- Placing an Insurance Bet – if the dealer’s up-card is an ace, you can place a bet that pays 2:1 if the other is a ten-value card.
- Casino Blackjack games have two types of surrendering: early or before being dealt an additional card or late surrender.
- The payout tells you how much you receive for a certain bet. As its format may seem confusing, we provide some examples: 2:1 means that you get double your bet, 5:1 for five times your wager, and so on.
The Possible Results of Casino Blackjack
- Busting – you exceed the sum value of 21. This means that you lose the hand.
- Pushing – your and the dealer's hands have equal values. It’s essentially a tie, and what happens to your bet will depend on the casino Blackjack played.
- Dealer Wins – your hand has a lower value hand than the dealer’s.
- You Win – your hand is closer to 21 than the dealer’s, without exceeding the value.
- Having a 21-value hand means that you’ve hit Blackjack or 21. Your hand generally trumps all others.
- As for your two first dealt cards, getting an Ace and a ten-value card means that you got a Natural 21. This wins against a dealer's eventual non-Natural 21.
Soft and Hard Hands
Soft hands in casino Blackjack contain an Ace that can take both possible values without resulting in a bust.
Here’s an example
You get a seven and an ace. Your hand can take both the values of 8 and 17 without exceeding 21. This means you have a soft 17 hand.
The Two Types of Hard Hands in Casino Blackjack
- You only get numbered or face cards. These have set values, so your hand total cannot vary.
- You hold an Ace in your hand, but its potential 11 value leads to a bust.
We will give two examples:
- You receive a numbered card, say a 9, and a face card.
This has a set value of 19. It’s a hard hand.
- You hold a 9-valued card, a 2-valued card and an Ace.
If the Ace takes the 11-value, your total is 22, and you bust. Thus, the Ace can only take the value of 1.
The soft-hard hand dichotomy is important, as you wish to have flexibility in your play.
You have an Ace and a 6. The dealer has a 7 as its upcard.
Theoretical casino Blackjack basics dictate that you should hit in this instance, although it is a borderline case.
The good news is that you may safely hit with this soft hand. No extra card will lead to a bust. Cards up to 5 are ideal, although getting anything over that is still playable.
Imagine now that you had a 10 and a 6. Theoretically, you should still hit. Nevertheless, it’s a lot riskier, as anything over 5 leads to a loss.
There are two main differences. The only hand better than a natural 21 is comprised of five cards totalling 21. The dealer also wins in a push.
- Spanish 21
It uses four to eight Spanish decks. Consequently, you receive bigger payouts for five, six, seven, and eight-card Blackjacks. The player wins in a push.
- Perfect Pairs
You receive payouts for pairs, matching colour cards, pairs with matching colours, and perfect pairs, or matching consecutive colour cards.
- Match Play 21
It is similar to Spanish 21, but you get a 3:1 payout for three-seven Blackjacks or a 6-7-8 hand. A Match Play 21 pays out 40:1.
- Blackjack Switch
You play with two hands and can even switch between them. The downside is that a dealer's 22-hand against your non-natural 21 is a push.
- Face-Up 21
The dealer plays with both cards up. You lose all ties, except for when you have a natural 21.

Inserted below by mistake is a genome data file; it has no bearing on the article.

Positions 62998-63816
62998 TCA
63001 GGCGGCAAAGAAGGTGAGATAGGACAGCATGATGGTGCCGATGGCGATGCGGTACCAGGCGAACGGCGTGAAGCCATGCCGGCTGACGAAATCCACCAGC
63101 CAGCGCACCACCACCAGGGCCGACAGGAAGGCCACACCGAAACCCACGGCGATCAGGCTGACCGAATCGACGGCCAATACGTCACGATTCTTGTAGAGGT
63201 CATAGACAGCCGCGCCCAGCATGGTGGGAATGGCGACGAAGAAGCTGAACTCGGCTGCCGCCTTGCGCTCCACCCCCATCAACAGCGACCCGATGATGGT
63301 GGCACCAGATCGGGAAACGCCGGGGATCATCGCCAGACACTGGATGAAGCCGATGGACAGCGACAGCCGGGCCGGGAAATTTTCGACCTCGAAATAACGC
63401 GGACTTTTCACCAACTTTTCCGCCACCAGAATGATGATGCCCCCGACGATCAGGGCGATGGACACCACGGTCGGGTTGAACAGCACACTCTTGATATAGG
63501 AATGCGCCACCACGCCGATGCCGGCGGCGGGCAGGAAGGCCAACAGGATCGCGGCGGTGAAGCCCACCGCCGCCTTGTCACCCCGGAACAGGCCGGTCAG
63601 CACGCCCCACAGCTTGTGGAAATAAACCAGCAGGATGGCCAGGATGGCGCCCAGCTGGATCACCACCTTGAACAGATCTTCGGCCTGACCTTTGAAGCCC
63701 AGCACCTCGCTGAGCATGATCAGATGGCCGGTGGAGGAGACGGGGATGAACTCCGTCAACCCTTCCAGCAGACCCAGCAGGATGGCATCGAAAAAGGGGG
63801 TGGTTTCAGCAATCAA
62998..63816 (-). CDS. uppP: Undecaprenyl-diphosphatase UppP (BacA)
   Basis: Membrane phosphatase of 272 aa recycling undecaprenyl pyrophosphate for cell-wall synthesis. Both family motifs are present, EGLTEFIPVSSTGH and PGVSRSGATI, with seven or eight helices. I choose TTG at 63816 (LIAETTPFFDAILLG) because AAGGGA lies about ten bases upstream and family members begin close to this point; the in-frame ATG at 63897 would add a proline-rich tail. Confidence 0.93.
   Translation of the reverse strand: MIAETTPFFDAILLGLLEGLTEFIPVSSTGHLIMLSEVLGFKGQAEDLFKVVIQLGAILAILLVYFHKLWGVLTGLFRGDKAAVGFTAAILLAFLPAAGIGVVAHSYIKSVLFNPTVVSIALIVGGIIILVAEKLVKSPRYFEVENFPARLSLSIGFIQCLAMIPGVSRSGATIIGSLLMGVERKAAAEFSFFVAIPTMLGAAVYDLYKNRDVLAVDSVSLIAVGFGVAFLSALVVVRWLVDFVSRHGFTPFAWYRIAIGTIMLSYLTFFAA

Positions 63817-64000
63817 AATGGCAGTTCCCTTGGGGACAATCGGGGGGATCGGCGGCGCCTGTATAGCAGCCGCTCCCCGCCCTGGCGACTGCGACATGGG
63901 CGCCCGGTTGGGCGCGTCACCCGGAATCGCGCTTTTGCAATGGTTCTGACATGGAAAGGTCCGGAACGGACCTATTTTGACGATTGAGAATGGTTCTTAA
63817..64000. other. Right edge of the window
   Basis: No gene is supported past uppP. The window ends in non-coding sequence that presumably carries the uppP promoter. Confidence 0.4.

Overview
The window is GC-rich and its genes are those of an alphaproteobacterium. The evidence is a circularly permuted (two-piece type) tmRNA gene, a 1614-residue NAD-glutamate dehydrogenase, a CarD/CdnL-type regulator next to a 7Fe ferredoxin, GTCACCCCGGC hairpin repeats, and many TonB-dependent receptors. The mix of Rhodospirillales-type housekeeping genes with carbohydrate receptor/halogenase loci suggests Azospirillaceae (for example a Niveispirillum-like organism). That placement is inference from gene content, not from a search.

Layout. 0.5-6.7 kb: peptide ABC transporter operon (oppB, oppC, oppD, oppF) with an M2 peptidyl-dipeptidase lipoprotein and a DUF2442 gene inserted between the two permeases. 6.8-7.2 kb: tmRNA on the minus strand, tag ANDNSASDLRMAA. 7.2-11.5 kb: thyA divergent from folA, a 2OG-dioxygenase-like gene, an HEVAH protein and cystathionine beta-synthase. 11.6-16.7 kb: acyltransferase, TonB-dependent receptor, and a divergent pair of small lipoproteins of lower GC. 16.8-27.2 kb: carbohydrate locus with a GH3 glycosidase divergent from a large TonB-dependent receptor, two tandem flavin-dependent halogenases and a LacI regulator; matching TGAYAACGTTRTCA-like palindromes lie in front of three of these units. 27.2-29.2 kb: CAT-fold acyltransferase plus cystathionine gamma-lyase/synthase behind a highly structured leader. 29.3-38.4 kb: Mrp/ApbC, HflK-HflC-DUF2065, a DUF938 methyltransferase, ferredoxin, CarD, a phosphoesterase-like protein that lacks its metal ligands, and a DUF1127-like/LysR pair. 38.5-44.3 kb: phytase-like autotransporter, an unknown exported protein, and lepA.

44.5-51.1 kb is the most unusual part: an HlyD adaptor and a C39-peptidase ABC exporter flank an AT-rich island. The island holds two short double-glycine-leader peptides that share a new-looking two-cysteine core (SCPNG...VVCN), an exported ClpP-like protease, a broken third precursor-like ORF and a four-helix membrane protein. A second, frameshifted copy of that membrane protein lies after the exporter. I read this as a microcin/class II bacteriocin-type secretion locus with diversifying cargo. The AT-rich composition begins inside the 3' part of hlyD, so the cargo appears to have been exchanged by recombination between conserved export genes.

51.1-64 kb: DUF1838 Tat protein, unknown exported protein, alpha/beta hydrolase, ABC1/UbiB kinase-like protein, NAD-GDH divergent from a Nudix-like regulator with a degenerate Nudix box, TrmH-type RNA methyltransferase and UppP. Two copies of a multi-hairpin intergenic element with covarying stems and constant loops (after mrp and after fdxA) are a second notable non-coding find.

- European Blackjack
The dealer stands on a soft 17. You can double only on hard 9 or 11-hands. You lose all doubles or splits when the dealer hits 21.
- Super 21
You win with a six-card hand amounting to 20 or less. A five-card hand totalling 21 or less pays out 2:1. These rules don’t apply to doubles.
- Progressive Blackjack
You have a side bet acting like a progressive jackpot.
- Multi-Hand Blackjack
You can play from three up to 25 hands at once.
- Bonus Blackjack
You have several side bet options acting like bonus payouts. You can, for example, bet on you or the dealer getting a natural 21.
A Spanish deck of cards has all 10-rank cards removed.
You know the Blackjack basics, terminology, and rules and the possible versions you may encounter in Kiwi enterprises.
How a Blackjack Session Looks
- Choose a casino Blackjack table. Check the relevant Blackjack rules and the game version you will be playing.
- Place your initial wager in the designated area. Both in land-based casinos and in online Blackjack, you will do so via chips with monetary value.
- The dealer will draw cards from the shoe and impart them one at a time to each casino Blackjack player with a placed bet. The cards will be placed either face up or face down. This should not affect your gameplay.
- Following the first pass, the dealer will also draw the hole card. After the second pass, it will draw the upcard.
- Once every player has two cards, they will be asked to make decisions, beginning from the first base seat to the third base. From here on, you will choose from one of the allowed actions.
- Once all Blackjack players decide what they will do, the dealer will expose the hole card. Based on the actions the dealer is allowed to take, your game will arrive at one possible outcome.
- In case of winning, the dealer will return your bet and payout. If you lost, the dealer would take your wagered chips.
- Once the dealer discards dealt cards, the casino Blackjack table can now commence with another round.
These are the eight steps through which any New Zealand casino Blackjack game will proceed.
How The Dealer Plays the Hands
- A dealer will always hit on any 16-total hand or below.
- Dealers will always stand on 18 hands or anything higher.
While players can freely decide on their actions, whether they’re right or wrong, this is not the case for Blackjack dealers.
A 17-hand, however, is where things can differ. Some casinos may require dealers to hit a soft 17, while it will stand on the same hand in others.
All New Zealand casino Blackjack tables will state whether the dealer stands on a soft 17 or not.
Should you emulate the dealer’s actions?